Nice may have its boardwalk along the deep blue sea and Monaco its glitzy casinos, but in between, perched high on a rocky outcrop, is the ancient village Èze. No place along the Cote d’ Azur can match the views from this enchanting site over the sea.
To get there from Nice, simply take bus #112 from Gare Routiere, the central bus station. For the price of 1 euro, this journey takes you along a snake-like street called the Middle Corniche (or Moyenne Corniche) that edges the Mediterranean. This route was made famous by a car-chase scene in Alfred Hitchcock’s To Catch a Thief, with Cary Grant and Grace Kelly.
As the street wends and weaves, look out for the rocky outcrop up ahead. You very well may miss it. To repel marauding outsiders, the early settlers (evidence of a community here dates back to 2000 BC) must have wanted to make the village appear as nothing more than a cliff. This didn’t quite work, as the village has a long history of invaders: the Moors took over the Roman village in the year 900, and William of Provence took it from the Moors in 973. The Turkish and the Spanish ruled the village as well. There was even once a fortified castle here in the 12th century, but this was torn down in 1706. The village finally became part of France in 1860.
And now today, we can safely enjoy all the pleasures this village on a cliff has to offer. The bus lets you off at the bottom of the hill. It is a bit of a hike up to the top, but there are many treasures along the way. On your way up to the stone entrance to the village, admire to your left the golden-hued 18th-century Church of Our Lady of Assumption with its complementary blue clock. Keep walking and you may see tables displaying Provence spices, soap, and jewelry. When you reach the old gate to the village—which Redbeard with his Franco-Turkish troops burst through in 1543—a treasure trove of shops, restaurants, cafes, and hotels truly awaits. Be warned that this is a touristy village, but there is so much beauty here that you don’t have to be distracted by this fact. It seems as if nearly every space is filled; your senses are sure to become overloaded as you pass an artisanal shop selling wooden masks and bowls, a “window” carved out of the stone looking out over the countryside and sea below, flowering vines draping over the walls, elegant stained-glass lanterns, and cracked wooden doors hinged with iron plates up high in the center of a wall. The “roads” are mighty narrow, which lends to the feeling of being overwhelmed.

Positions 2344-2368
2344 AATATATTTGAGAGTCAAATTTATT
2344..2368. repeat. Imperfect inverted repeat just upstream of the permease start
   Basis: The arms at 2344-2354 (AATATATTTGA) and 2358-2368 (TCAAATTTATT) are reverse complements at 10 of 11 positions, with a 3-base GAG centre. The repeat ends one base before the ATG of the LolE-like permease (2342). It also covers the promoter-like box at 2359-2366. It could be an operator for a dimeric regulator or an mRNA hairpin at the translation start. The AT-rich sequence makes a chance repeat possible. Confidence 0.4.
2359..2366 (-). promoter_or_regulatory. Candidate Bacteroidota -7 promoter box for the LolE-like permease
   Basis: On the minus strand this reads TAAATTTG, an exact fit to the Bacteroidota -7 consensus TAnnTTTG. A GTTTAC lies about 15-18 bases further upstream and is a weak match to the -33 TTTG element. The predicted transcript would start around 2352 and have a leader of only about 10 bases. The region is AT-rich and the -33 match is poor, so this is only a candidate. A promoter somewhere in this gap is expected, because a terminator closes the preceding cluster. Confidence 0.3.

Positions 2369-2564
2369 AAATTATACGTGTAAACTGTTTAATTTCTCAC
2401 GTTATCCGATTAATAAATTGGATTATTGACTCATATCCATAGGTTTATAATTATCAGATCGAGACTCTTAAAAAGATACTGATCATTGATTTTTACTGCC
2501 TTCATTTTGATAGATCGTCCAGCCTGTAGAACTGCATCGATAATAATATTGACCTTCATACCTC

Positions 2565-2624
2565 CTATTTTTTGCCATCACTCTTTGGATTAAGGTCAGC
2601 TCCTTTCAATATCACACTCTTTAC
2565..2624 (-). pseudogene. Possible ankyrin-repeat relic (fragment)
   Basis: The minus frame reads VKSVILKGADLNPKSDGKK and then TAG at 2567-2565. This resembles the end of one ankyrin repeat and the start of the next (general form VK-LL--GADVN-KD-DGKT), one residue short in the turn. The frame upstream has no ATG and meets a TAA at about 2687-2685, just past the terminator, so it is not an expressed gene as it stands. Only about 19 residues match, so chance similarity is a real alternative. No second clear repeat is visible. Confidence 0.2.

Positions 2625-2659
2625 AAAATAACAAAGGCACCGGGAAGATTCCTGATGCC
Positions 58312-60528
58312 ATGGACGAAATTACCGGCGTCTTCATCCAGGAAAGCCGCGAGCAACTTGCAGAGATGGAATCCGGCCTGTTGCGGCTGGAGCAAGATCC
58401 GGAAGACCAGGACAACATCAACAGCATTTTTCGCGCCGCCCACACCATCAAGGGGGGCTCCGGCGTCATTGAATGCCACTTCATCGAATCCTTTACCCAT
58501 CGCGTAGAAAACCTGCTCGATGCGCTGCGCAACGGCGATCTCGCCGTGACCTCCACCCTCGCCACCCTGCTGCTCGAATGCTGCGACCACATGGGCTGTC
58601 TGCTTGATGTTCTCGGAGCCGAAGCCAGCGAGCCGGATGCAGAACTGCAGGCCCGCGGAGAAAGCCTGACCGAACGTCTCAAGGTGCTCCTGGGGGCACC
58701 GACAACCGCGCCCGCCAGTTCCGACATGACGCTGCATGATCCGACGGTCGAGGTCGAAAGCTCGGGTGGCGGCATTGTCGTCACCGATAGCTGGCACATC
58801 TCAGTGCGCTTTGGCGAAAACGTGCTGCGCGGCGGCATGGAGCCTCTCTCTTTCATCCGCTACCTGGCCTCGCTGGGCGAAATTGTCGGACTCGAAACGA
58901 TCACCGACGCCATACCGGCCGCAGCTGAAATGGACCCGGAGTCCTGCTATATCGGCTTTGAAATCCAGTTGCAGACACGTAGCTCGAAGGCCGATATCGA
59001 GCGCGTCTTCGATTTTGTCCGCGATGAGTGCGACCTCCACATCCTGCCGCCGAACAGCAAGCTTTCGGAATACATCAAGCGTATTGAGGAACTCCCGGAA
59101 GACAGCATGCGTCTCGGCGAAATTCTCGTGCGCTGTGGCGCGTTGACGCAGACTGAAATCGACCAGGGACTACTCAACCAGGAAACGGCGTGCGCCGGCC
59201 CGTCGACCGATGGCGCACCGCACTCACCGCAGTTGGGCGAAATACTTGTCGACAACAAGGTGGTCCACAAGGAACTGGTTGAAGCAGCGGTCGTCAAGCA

To experience the true beauty of Eze, I strongly recommend you show up about an hour before sunset. Because the walls are so high, the roads are cavernous and dark, but to see the light hitting the upper walls in contrast is a tremendously dramatic sight. Around sunset this light is even more dramatic.
You may be tempted to stop at the Château Eza, whose medieval-styled sign invites you to see their panoramic view of the Cote d’ Azur. While they do have a lovely terrace, unless you want to spend several euro on two cups of coffee, save your money and keep walking up: there is a garden paradise waiting up top. (If you are really wanting a coffee or even lunch, a bit further up is Le Cactus, a perfectly pleasant café with outdoor tables but not much of a view.)
The peak of the Èze experience is Le Jardins Exotiques, the panoramic garden at the very top of the village. We paid only 5 euro for two (half price) because the garden was closing half an hour later. And we couldn’t have picked a more magical time. In full light and view, finally, this garden atop Èze is 1400 feet above sea level and offers a true panorama of the Riviera. Constructed in 1949, the garden has over 400 species of exotic plants, including cacti, aloe, and agave. Dotted among the spiky green flora are lovely minimalist sculptures of women, each accompanied by a short poem on a plaque. At the very top is a large terrace that overlooks all: the sea, the curving road you took to get here, the surrounding countryside below and behind you. Two perfectly placed sculptures look out over the sea, catching the most magnificent light—again, at sunset.
The woman who sold us our tickets gently scolded us to leave at 5:10, but we were reluctant. The sun had just about set and we didn’t want to miss a moment. I assure you, if you ever make it to Èze, you won’t want to, either.
Written by Cheryl Tucker for EuropeUpClose.com